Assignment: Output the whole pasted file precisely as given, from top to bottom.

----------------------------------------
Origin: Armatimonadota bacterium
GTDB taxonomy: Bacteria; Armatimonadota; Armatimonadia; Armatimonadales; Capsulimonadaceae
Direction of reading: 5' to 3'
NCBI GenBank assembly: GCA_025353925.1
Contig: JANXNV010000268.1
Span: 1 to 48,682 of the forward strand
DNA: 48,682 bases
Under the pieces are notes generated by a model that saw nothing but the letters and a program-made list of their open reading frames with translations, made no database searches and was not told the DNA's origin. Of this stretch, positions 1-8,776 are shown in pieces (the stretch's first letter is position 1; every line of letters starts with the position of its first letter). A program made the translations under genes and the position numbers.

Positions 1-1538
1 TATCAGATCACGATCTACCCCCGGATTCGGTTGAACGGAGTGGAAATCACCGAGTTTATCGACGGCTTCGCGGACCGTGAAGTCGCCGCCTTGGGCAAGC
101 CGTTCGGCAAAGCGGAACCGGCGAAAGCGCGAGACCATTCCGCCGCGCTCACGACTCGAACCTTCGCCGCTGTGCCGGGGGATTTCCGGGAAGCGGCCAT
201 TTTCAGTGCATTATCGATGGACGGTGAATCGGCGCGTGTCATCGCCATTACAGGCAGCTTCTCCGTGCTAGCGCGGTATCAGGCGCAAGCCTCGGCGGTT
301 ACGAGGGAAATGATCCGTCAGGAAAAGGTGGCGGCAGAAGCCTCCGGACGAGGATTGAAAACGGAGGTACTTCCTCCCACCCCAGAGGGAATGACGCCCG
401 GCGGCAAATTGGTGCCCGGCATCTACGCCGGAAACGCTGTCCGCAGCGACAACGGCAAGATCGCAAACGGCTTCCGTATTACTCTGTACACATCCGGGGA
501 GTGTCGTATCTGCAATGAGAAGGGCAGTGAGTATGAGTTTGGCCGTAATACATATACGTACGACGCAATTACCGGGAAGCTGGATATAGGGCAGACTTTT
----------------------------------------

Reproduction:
Origin: Armatimonadota bacterium
GTDB taxonomy: Bacteria; Armatimonadota; Armatimonadia; Armatimonadales; Capsulimonadaceae
Direction of reading: 5' to 3'
NCBI GenBank assembly: GCA_025353925.1
Contig: JANXNV010000268.1
Span: 1 to 48,682 of the forward strand
DNA: 48,682 bases
Under the pieces are notes generated by a model that saw nothing but the letters and a program-made list of their open reading frames with translations, made no database searches and was not told the DNA's origin. Of this stretch, positions 1-8,776 are shown in pieces (the stretch's first letter is position 1; every line of letters starts with the position of its first letter). A program made the translations under genes and the position numbers.

Positions 1-1538
1 TATCAGATCACGATCTACCCCCGGATTCGGTTGAACGGAGTGGAAATCACCGAGTTTATCGACGGCTTCGCGGACCGTGAAGTCGCCGCCTTGGGCAAGC
101 CGTTCGGCAAAGCGGAACCGGCGAAAGCGCGAGACCATTCCGCCGCGCTCACGACTCGAACCTTCGCCGCTGTGCCGGGGGATTTCCGGGAAGCGGCCAT
201 TTTCAGTGCATTATCGATGGACGGTGAATCGGCGCGTGTCATCGCCATTACAGGCAGCTTCTCCGTGCTAGCGCGGTATCAGGCGCAAGCCTCGGCGGTT
301 ACGAGGGAAATGATCCGTCAGGAAAAGGTGGCGGCAGAAGCCTCCGGACGAGGATTGAAAACGGAGGTACTTCCTCCCACCCCAGAGGGAATGACGCCCG
401 GCGGCAAATTGGTGCCCGGCATCTACGCCGGAAACGCTGTCCGCAGCGACAACGGCAAGATCGCAAACGGCTTCCGTATTACTCTGTACACATCCGGGGA
501 GTGTCGTATCTGCAATGAGAAGGGCAGTGAGTATGAGTTTGGCCGTAATACATATACGTACGACGCAATTACCGGGAAGCTGGATATAGGGCAGACTTTT